As shown in Figure 9, the percent removal of Cr(VI) from the solution decreased with an increase in the initial Cr(VI) concentration from 1 mg/L to 80 mg/L. At lower Cr(VI) concentrations, the adsorbents' available active sites were sufficient to accommodate the few available Cr(VI) ions. However, as Cr(VI) concentrations increase, the available sites of adsorption to an initial number of Cr(VI) ions decrease and removal efficiency decreases for both TR and PSS adsorbents [28]. However, as the initial Cr(VI) increased, the adsorption capacity of the adsorbents increased from 2.7 to 8.5 mg/g for TR and PSS, respectively, and from 5.5 to 15.6 mg/g for TR and PSS. This could be due to the presence of more Cr(VI) per unit mass of the adsorbents, which increases the mass transfer of Cr(VI) ions from the bulk solution to the adsorbent surface.

3.6. Adsorption Isotherm

The experimental data obtained for the adsorption of Cr(VI) on the adsorbents (TR and PSS) are plotted with Langmuir and Freundlich isotherm models (Figure 10), and the isotherm constants are presented in Table 3.

The high correlation coefficient (R2) 0.9507 for the Langmuir model and the Freundlich model with R2 = 0.9885 (Table 3), indicating the Cr(VI) adsorption onto TR can be modeled using either of the models. However, the Freundlich model gave the highest correlation coefficient values (R2) 0.9885 for TR and 0.9529 for PSS and lower chi-square values for TR and PSS, χ2 = 0.3283 and 0.90006, respectively (Table 3). On top of that, the examination of the distribution of residuals (experimental adsorbed amount) of Cr(VI) minus the theoretical fitted Cr(VI) amount were tested for the isotherms. The better fit of the Freundlich model suggests that the removal of Cr(VI) by TR and PSS probably occurs through physical adsorption as well as a heterogeneous distribution of active sites on the surface of adsorbents [46]. The value of qmax (obtained from Langmuir plots) for TR (15.61 mg/g) was nearly twice that for PSS (8.45 mg/g). TR's higher Cr(VI) adsorption capacity compared to PSS can be attributed to the involvement of more functional groups in the adsorption process. This could be witnessed by a large decrease in the intensity of the major FTIR bands of TR after Cr(VI) compared to PSS (Figure 2). The suitability of the TR and PSS adsorbents for Cr(VI) ions was predicted using the separation factors (RL), which were calculated using the equation RL = 1/(1 + bC0). The adsorption process is irreversible if RL = 0, favorable if 0 < RL < 1, linear if RL = 1, and unfavorable if RL > 1. In this study, the obtained RL values were in the ranges (0 < RL < 1) (Table 3), indicating that Cr(VI) adsorbs well to TR and PSS adsorbents.

Table 4 summarizes the maximum adsorption capacities of some biowaste adsorbents in comparison to the TR and PSS adsorbents. When compared to several other adsorbents, this evaluation revealed a generally good maximum adsorption capacity of Cr(VI) onto the TR and PSS adsorbents (Table 4). Hence, both TR and PSS can be considered to be viable adsorbents for the removal of Cr(VI).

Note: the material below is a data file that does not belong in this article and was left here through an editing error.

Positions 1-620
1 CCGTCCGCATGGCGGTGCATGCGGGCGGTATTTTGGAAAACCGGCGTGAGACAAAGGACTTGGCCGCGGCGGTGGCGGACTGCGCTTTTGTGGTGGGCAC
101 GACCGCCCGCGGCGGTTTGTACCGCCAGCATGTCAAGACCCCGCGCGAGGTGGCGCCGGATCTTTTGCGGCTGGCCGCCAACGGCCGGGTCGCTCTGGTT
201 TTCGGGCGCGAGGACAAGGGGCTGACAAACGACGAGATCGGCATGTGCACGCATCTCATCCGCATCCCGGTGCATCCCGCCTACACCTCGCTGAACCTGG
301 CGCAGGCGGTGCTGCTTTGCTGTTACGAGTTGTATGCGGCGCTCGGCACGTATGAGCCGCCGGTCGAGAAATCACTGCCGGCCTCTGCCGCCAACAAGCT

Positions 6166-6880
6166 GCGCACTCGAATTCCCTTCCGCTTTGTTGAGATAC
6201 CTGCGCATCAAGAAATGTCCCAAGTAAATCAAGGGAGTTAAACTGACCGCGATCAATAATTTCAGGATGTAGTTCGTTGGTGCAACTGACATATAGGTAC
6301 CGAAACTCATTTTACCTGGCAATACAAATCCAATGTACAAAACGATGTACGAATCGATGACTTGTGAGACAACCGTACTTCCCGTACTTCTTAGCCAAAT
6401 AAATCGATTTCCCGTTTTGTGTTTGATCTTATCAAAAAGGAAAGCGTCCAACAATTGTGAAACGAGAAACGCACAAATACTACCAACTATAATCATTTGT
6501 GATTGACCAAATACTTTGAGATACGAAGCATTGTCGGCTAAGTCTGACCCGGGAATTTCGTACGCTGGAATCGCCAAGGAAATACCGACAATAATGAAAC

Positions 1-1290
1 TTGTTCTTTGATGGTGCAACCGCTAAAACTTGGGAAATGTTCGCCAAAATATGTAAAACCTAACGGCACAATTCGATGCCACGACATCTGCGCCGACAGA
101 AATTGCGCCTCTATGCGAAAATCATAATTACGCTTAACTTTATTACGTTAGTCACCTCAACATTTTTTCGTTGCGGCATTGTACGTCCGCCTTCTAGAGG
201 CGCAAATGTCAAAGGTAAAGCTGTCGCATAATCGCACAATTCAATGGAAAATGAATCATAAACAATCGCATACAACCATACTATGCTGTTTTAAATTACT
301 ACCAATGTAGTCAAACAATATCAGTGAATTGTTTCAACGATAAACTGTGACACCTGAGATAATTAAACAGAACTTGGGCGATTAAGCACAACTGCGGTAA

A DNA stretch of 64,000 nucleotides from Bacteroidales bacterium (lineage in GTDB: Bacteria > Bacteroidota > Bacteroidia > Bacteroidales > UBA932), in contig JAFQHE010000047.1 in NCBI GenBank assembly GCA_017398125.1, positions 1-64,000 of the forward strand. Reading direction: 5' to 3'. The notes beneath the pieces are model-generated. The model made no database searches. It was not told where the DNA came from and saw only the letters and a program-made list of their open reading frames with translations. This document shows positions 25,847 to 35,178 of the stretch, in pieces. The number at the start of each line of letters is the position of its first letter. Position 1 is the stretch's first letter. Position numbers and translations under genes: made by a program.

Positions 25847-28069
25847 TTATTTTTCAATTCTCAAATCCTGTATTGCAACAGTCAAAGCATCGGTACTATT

3.7. Cr(VI) Adsorption Cycles

The recycling of any adsorbent is of great importance as a cost-effective process in water treatment [52]. The effect of recycling frequency on the Cr(VI) adsorption performance of TR and PSS was evaluated (Figures 11(a) and 11(b)). The adsorption efficiency of Cr(VI) ions was decreased from nearly 100% (the 1st cycle) to about 80% (the 4th cycle) for TR, but it works well until the 3rd cycle for PSS, indicating that these adsorbents are efficient for removal of Cr(VI) ions from water/wastewater.

4. Conclusion

Low-cost biowastes were screened for the removal of Cr(VI) from aqueous solutions. It was found that TR and PSS were found very effective among the evaluated biowastes for wide concentration levels of Cr(VI). The effective removal of Cr(VI) was proved in a very wide range of pH 1 to 10 for PSS, which can avoid pH adjustment in real applications. The adsorption is very fast and reaches equilibrium within 120 and 10 minutes for TR and PSS, respectively. The kinetics of Cr(VI) removal by the adsorbents was well expressed by the pseudo-second-order model. The predicted adsorption capacities of TR and PSS were found to be 15.6 mg/g and 8.5 mg/g, respectively, confirming the effectiveness of the adsorbents for Cr(VI) ions removal from water/wastewater. The possibility of reusing adsorbents up to the 3rd and 4th cycles for TR and PSS, respectively, indicates the potential applicability of TR and PSS for Cr(VI) from water. Besides, it verifies the valorization of biowastes for water/wastewater treatments. Further study on evaluation of the efficiency of adsorbents using a real chromium contaminated wastewater sample, in batch and column modes, is required to scale up the process for real applications.

Data Availability

The datasets used and/or analyzed during the current study are available from the corresponding author on reasonable request.

Conflicts of Interest

The authors declare that they have no conflicts of interest.

Authors’ Contributions

TG and FM designed the research work, guided the experimental work, and edited the manuscript. AK conducted the experimental work. KK drafted the manuscript and interpreted the results.


The authors would like to thank Jimma University, Ethiopia, for providing facilities required to carry out this work. Jimma University found this work through M.Sc. Students’ Research Fund.